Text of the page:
|Untitled (#April 08) by Hilary Brace, charcoal on polyester film, 6 x 11.625.
past, I have had a love-hate thing going with charcoal. Basically, I love it
and it hates me. Seriously! I love what charcoal can do. The fact that you can
use a stick of charcoal to create so many different kinds of marks—you can get
an almost wash-like effect with one swipe, or turn it on its edge and use it
like a traditional pencil. You can make strong, stark lines or work with it so
it seems like there are no lines at all, just pure shadow. I'm amazed by the
subtle variations of gradation that charcoal can create, and I love the fact
that charcoal drawing is all about big gestures and shapes and not the fussy
|Speak Easy by Timothy Jahn, charcoal drawing, 5 x 7.
But for all the things I love about it, I've never been sure how to harness its
potential. I mean, charcoal can definitely be a challenge to control. You have
to get into a good rhythm, working with a certain amount of pressure and a
certain amount of natural fluidity. It's not easy, and it is hard to go back,
which usually means I freeze up like a deer in headlights. I tend to tense up
and overthink things when there is no reverse gear in a medium.
though I know it is going to be an uphill battle and I'm not going to turn into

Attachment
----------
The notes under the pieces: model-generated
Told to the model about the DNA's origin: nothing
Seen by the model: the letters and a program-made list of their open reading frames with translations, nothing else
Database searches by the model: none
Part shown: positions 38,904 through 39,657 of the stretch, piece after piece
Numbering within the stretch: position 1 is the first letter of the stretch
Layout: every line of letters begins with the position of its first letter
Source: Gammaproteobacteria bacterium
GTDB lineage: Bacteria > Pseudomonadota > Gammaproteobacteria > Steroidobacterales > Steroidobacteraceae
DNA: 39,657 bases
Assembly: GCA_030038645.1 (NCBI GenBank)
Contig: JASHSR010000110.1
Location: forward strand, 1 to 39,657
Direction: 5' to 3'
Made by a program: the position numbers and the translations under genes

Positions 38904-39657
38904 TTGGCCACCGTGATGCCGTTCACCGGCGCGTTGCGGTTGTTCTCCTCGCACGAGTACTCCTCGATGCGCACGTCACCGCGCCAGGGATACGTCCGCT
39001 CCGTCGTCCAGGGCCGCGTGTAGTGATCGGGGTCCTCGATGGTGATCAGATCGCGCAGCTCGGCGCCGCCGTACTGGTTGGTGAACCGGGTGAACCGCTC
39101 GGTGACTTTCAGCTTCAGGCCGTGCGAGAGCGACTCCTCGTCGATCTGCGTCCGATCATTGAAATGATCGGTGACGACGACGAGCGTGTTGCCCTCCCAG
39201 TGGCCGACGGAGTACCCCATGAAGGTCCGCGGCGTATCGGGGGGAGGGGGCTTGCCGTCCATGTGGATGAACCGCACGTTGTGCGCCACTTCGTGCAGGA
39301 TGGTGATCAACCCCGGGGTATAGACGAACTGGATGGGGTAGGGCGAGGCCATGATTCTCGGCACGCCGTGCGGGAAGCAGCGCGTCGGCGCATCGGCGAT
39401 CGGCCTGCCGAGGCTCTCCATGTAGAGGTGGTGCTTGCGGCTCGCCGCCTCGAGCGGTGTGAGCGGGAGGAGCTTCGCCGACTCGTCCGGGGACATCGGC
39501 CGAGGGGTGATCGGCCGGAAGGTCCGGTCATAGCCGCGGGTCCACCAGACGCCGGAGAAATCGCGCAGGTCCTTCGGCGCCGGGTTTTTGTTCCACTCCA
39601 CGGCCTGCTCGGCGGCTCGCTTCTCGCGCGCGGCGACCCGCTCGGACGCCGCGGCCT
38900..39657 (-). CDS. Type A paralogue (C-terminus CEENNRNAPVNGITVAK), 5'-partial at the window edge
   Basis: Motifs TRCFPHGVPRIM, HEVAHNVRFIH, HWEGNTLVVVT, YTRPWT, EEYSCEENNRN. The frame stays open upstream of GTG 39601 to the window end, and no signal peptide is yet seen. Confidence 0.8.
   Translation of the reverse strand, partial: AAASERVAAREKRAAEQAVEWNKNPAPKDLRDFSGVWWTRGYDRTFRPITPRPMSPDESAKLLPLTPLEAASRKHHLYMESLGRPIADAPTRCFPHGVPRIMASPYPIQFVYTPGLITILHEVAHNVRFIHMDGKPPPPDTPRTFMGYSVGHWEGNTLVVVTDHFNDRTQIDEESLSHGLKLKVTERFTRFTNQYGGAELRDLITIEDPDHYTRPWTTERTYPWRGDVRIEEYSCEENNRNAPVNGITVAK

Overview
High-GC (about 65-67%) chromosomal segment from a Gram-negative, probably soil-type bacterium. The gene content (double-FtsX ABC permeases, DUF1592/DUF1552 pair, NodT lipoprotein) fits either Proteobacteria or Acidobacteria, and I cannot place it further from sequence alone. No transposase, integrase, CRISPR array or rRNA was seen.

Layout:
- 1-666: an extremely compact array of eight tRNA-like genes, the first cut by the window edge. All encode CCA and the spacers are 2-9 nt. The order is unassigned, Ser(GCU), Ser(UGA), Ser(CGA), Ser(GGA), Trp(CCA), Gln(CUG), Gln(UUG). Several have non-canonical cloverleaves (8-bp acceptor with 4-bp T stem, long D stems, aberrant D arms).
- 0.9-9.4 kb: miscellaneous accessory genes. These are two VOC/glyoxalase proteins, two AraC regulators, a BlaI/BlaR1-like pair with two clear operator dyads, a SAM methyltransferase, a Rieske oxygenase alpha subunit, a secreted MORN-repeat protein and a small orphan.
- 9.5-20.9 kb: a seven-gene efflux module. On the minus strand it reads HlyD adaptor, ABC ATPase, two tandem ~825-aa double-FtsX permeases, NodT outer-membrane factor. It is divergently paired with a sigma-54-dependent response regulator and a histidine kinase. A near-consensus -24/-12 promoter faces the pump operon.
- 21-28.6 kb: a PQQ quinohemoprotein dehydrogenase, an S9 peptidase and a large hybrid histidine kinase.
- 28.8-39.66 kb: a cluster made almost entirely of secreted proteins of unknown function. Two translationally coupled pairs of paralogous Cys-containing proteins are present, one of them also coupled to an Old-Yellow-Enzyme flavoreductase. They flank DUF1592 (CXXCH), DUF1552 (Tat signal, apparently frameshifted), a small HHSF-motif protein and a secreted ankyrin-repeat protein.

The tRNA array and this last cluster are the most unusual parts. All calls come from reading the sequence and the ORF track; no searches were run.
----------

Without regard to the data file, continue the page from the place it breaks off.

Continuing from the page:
a skilled user overnight (or in the next decade), I'm still keeping my eyes on
the prize. I would love to create charcoal drawings like Hilary Brace, whose
abstract cloud-water-sky forms are so subtle and have such a force of motion
that I kind of feel like I'm experiencing vertigo; or give my drawings a nostalgic
feeling like Timothy Jahn, whose charcoals are like objects out of time. They
look like old photographs and have a mysterious, shadowy quality that I'm drawn
at the works of all these great artists and knowing how far the medium can be
pushed, I'm glad to know that I'm on the right track now, too. I've had a
breakthrough with artist and instructor Chris Wynter. His new DVD, Dynamic Charcoal Drawings Lessons, has
given me the building blocks to capture an object spontaneously and accurately
in charcoal. I can't believe it either, but in Dynamic Charcoal Drawing Lessons Wynter walked me through what the
medium can do, how to control it, and how to achieve all the effects I'm interested in. Enjoy!
P.S. Whose work in charcoal inspires you? Leave a comment and let me know!